Over recent years the farming industry has focused on how we address the high suicide rate among our fellow farmers.

Regardless of our situations we all have our ups and downs, some of the down periods can be debilitating for many farmers with a feeling of no way out.

I have been fortunate to have the sport of surfing as a way of getting off the farm and into a completely different environment to reinvigorate myself.

A Netflix documentary about the healing powers of salt water was the catalyst for a hugely successful programme to get Gisborne farmers off the farm and on to surfboards.


Surfing for Farmers is the brainchild of Gisborne-based AgFirst farm consultant Stephen Thomson who was inspired to launch the programme after watching the documentary titled Resurface.

The documentary showed how surfing helped heal American war veterans suffering from post-traumatic stress disorder (PTSD).

Stephen said the one line in the documentary that particularly resonated with him was when the war vet described how he used to wake up every day wanting to shoot himself — now he wakes up wanting to go surfing.

Stephen Thomson is a keen surfer. He knew how much better he always felt after being in the salt water and was determined to give local farmers the opportunity to get off-farm once a week and experience that same feeling of well-being.

Last spring, he rang around local businesses seeking financial support and within three days had $11,000 with which to set the ball rolling.

The word was spread and on the first night, 25 farmers and supporters turned up to either try their hand at surfing — or offer support and enjoy the barbecue and refreshments at the end of session. Since then they have had at least 40 farmers, farm staff and farming families turn up every Tuesday to try their hand at catching waves.

Stephen gives much of the credit to the local Gisborne Boardriders Club who have provided boards, wetsuits and coaching at a minimal cost to allow farmers to experience the joy of surfing.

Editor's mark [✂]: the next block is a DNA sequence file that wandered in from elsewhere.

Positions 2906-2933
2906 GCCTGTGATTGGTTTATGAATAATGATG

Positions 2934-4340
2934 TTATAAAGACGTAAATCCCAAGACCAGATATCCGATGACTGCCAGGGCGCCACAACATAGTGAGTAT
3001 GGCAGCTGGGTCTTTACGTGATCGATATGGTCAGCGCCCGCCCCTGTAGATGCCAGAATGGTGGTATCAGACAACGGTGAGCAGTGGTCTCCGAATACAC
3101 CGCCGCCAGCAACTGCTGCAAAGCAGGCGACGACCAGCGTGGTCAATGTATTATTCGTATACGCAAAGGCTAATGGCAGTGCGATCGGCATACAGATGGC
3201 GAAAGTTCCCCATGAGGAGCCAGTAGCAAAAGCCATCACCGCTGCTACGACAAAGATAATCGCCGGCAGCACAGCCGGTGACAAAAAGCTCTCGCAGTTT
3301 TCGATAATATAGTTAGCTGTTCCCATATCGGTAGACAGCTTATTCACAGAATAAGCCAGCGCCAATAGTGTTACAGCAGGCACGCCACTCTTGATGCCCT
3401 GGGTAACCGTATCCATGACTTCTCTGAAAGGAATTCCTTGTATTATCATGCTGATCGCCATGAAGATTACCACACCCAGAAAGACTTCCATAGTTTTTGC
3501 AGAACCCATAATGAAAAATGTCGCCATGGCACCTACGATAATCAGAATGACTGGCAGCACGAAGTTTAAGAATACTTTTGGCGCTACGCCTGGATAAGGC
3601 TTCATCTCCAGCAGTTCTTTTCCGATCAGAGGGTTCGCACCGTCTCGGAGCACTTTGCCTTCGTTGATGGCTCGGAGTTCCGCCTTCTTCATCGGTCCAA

Stephen said while there is a lot of conversation about mental health in the rural sector, this is not being matched by actions-programmes that actually took farmers away from the farm and put them in a completely different, yet supportive environment.


He said at discussion groups or community events the conversation invariably turned to farming, but after surfing the conversation was about catching-or not-catching waves and rides were re-lived.

Surfing for Farmers has attracted people from all ages — from school leavers to people in their 60s and is a good mix of men and women, farmers, farm staff and farm support professionals.

Stephen said the focus of his group is on hands-on farmers, but he also has people who just turn up for the barbecue and camaraderie at the end of the surfing session.

He plans to run the Tuesday night sessions until the end of March — which is when the funding will run out — but is keen to run the programme next summer and maybe expand it to other regions.

Beef + Lamb New Zealand gave money to the programme and Eastern North Island extension manager Mark Harris said the initiative fits with the organisation's values and strategy about supporting vibrant farming communities and looking after farmers.

"Surfing for Farmers gets farmers off the farm for a couple of hours over summer when typically, they are under a lot of pressure," he said.

"It doesn't matter whether it is surfing or playing golf, so long as they just get outside the farmgate."

Where to get help:
Rural Support Trust: 0800 787 254
Lifeline: 0800 543 354 (available 24/7)
Suicide Crisis Helpline: 0508 828 865 (0508 TAUTOKO) (available 24/7)
Youthline: 0800 376 633
Kidsline: 0800 543 754 (available 24/7)
Whatsup: 0800 942 8787 (1pm to 11pm)
Depression helpline: 0800 111 757 (available 24/7)

If it is an emergency and you feel like you or someone else is at risk, call 111.